Skip to content

More Time To Say Your Word On Horse Protection



reposted from the American Farrier Journal
written by Jeremy McGovern


When the United States Department of Agriculture announced the proposed changes to the Horse Protection Act in July 2016, the general equine industry rejoiced. “Finally,” they thought, “a real effort to end soring.” After all, attempted legislation against soring died in the past by being stalled in the sausage mill of Washington, D.C. By being able to bypass the the legislative process, the USDA can enact these changes without interference from Congress.

However, many farriers looked at the proposed changes and recognized the broad implications the revisions could have beyond Walking Horses — intended or not. Loose, ambiguous language, particularly regarding pad usage, have raised eyebrows of these farriers who don’t shoe Tennessee Walking Horses.

“Don’t worry,” hold those who fail to see the misapplication the revised HPA could have. They believe the USDA will improve with clarification or trust the government to not misapply or overextend the act. Or there are those, including other farriers, who aren’t worried about the changes because they don’t fear being affected by these changes. They don’t train, ride, shoe, etc., those horses.

The government has held four hearing sessions on this issue. They’ve also called for public response on this matter. This past week, it was announced that this period would be extended until Oct. 26, 2016.

Along with this announcement, the USDA released a clarification to its changes :

Clarification: As part of our proposed rule, we proposed to retitle § 11.2 as “Prohibited actions, practices, devices, and substances” and to prohibit all action devices, pads, and substances applied to a horse’s limbs. Also prohibited is any practice involving a horse, and, as a result of such practice, such horse suffers, or can reasonably be expected to suffer, physical pain or distress, inflammation, or lameness when walking, trotting, or otherwise moving. These proposed changes were intended to successfully and significantly reduce the number of sored horses shown, exhibited, sold, and auctioned. In our proposed changes to § 11.2, we included provisions in proposed paragraph (a)(3) of that section stating that the use of any weight on horses up to 2 years old, except a keg or similar conventional horseshoe is prohibited, as is the use of a horseshoe on horses up to 2 years old that weighs more than 16 ounces. In keeping with the intent of our other proposed changes, we are considering changing proposed paragraph (a)(3) to read “The use of any weight on horses, except a keg or similar conventional horseshoe, is prohibited.” We will consider all comments we received on this provision throughout the comment period so that those who have already commented know we will continue to consider their views.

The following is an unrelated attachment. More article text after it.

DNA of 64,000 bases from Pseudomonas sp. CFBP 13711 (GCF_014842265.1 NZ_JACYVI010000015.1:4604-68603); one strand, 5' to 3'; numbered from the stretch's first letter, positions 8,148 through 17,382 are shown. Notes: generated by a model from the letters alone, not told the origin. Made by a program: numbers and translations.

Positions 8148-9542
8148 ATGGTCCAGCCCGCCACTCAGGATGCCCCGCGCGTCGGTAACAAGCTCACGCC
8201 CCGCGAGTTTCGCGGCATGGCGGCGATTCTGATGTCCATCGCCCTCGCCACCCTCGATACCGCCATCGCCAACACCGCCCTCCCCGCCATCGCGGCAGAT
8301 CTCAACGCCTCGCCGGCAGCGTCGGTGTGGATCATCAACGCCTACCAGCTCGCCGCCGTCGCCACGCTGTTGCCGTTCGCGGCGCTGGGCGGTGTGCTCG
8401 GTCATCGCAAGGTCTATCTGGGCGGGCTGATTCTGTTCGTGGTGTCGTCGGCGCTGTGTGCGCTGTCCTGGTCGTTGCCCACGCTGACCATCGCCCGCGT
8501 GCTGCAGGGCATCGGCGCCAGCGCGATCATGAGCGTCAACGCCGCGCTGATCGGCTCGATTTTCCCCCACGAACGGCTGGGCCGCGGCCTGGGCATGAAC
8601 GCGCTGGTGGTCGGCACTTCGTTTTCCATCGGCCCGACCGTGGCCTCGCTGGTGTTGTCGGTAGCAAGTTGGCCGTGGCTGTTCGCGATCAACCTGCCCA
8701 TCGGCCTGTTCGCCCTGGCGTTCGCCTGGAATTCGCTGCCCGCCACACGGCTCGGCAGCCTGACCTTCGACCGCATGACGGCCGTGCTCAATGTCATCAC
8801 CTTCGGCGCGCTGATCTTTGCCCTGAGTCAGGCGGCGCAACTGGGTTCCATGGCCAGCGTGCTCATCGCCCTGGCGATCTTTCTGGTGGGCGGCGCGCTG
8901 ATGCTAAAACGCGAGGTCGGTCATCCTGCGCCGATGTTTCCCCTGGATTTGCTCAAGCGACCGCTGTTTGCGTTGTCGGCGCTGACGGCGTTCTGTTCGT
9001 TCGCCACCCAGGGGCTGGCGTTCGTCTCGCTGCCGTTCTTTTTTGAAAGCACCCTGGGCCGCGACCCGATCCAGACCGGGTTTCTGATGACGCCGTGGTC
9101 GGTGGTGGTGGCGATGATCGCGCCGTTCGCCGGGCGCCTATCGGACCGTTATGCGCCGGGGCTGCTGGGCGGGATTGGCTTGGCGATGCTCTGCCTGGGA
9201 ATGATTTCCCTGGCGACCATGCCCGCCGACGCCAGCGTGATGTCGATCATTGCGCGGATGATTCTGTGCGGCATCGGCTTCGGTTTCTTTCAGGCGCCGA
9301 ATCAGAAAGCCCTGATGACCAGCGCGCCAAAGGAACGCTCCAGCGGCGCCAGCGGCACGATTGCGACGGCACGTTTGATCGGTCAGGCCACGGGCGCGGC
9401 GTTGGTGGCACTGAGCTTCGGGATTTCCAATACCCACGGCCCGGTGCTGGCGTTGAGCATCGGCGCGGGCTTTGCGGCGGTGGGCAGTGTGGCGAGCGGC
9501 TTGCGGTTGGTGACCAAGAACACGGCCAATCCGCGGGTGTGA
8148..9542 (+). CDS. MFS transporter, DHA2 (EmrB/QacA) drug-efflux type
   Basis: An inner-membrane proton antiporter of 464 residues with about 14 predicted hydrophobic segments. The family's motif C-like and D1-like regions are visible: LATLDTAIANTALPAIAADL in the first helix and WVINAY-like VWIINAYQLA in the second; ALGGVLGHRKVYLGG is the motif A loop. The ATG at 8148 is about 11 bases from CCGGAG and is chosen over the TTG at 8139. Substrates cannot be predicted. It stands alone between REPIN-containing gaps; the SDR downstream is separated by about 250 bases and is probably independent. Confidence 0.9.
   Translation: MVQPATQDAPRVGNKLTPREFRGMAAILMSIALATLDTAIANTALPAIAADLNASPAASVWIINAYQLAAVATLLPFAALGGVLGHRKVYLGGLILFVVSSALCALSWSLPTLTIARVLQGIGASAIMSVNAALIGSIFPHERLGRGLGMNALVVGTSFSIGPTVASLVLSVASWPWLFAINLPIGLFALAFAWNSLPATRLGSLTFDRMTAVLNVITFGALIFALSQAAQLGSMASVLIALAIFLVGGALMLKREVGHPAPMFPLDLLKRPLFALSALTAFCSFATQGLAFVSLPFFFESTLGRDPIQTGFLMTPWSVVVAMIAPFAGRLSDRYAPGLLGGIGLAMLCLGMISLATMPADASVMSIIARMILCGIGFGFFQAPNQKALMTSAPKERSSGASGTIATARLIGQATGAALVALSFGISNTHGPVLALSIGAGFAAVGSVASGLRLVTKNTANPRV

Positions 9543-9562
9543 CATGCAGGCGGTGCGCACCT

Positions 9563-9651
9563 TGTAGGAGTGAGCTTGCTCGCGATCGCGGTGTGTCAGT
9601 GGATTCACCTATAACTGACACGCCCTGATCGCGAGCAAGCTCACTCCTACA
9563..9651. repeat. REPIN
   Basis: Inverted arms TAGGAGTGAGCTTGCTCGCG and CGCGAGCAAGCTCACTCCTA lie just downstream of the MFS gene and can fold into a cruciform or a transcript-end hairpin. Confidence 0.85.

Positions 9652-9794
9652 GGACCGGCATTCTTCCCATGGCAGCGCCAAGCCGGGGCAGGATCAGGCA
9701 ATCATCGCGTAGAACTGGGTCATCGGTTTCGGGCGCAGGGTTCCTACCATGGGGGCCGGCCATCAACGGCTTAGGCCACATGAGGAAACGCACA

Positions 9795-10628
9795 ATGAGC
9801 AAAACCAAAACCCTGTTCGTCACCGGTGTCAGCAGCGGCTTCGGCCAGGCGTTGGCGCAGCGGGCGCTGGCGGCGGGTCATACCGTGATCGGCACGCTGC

So those hopeful for some definitive clarification were left disappointed. The water not only will remain muddy, but the USDA dumped more silt into our line of view.